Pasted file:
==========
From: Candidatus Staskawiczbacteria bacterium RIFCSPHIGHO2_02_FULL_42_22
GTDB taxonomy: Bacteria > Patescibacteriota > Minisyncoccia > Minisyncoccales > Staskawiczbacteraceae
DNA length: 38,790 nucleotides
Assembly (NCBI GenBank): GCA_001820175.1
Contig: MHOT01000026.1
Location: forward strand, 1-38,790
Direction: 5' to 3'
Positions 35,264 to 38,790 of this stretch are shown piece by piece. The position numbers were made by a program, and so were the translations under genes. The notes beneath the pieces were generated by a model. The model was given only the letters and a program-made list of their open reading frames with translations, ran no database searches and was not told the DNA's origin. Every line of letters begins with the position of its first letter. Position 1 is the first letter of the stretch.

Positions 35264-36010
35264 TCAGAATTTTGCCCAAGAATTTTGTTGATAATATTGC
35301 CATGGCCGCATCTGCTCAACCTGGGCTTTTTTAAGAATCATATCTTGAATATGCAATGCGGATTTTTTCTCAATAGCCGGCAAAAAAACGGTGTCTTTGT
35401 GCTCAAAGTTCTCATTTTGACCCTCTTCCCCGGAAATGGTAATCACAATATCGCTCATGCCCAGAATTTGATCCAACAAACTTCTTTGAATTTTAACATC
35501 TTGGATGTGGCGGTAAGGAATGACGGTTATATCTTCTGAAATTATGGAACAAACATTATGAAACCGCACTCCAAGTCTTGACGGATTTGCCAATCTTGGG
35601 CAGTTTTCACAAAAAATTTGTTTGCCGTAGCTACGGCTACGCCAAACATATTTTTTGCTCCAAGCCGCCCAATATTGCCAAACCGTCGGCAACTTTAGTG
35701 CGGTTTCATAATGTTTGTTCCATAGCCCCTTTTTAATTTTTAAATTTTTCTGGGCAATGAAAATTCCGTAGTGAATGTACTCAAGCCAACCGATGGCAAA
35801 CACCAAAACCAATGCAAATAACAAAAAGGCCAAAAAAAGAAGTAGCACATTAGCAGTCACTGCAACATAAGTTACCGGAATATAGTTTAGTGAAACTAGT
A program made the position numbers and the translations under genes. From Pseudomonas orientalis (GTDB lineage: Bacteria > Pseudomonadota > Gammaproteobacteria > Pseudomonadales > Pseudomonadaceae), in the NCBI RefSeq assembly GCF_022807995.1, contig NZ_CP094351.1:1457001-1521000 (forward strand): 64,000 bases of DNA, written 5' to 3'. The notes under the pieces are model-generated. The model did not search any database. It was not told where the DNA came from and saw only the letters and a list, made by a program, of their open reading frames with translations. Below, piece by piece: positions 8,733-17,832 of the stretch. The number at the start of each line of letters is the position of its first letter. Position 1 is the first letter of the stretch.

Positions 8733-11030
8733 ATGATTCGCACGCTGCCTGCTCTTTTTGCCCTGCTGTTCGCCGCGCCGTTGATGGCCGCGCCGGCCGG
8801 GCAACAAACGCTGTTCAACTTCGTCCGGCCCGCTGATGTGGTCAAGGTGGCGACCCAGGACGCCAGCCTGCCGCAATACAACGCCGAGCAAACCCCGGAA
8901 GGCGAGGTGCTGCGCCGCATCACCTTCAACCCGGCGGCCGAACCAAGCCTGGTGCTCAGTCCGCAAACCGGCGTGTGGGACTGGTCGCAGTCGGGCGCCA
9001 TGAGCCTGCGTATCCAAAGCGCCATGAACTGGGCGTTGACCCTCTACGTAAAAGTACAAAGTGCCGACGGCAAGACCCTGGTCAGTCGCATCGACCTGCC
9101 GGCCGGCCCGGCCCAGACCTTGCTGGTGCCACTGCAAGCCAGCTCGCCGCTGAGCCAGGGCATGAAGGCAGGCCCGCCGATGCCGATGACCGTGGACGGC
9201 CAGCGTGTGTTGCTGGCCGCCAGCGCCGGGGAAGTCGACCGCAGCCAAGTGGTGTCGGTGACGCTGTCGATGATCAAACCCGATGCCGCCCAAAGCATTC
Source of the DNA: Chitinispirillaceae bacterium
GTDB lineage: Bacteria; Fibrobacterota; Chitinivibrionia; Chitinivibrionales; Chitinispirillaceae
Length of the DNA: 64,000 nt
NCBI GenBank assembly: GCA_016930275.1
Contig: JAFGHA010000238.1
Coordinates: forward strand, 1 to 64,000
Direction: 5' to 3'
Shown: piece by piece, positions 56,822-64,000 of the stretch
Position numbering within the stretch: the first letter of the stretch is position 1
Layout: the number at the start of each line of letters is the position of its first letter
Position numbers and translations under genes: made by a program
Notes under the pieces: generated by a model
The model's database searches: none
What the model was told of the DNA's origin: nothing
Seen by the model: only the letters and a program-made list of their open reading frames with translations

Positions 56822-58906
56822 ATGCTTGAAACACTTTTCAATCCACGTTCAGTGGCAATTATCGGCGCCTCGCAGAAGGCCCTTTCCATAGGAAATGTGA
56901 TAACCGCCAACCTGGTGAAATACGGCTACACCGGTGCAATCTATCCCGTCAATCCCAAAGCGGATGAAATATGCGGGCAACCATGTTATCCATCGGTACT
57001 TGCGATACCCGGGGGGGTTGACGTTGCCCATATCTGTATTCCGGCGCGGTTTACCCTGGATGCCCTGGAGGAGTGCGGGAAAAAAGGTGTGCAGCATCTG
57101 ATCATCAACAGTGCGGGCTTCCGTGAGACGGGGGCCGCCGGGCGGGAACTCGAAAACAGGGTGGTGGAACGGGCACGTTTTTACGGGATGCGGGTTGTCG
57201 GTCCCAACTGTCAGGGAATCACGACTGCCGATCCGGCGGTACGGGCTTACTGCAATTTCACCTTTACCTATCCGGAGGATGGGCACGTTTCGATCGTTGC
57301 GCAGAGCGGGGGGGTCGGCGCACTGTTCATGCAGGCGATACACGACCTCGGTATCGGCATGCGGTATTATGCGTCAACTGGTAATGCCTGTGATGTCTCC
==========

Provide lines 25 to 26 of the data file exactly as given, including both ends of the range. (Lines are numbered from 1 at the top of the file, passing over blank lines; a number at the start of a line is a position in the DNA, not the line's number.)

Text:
Source of the DNA: Chitinispirillaceae bacterium
GTDB lineage: Bacteria; Fibrobacterota; Chitinivibrionia; Chitinivibrionales; Chitinispirillaceae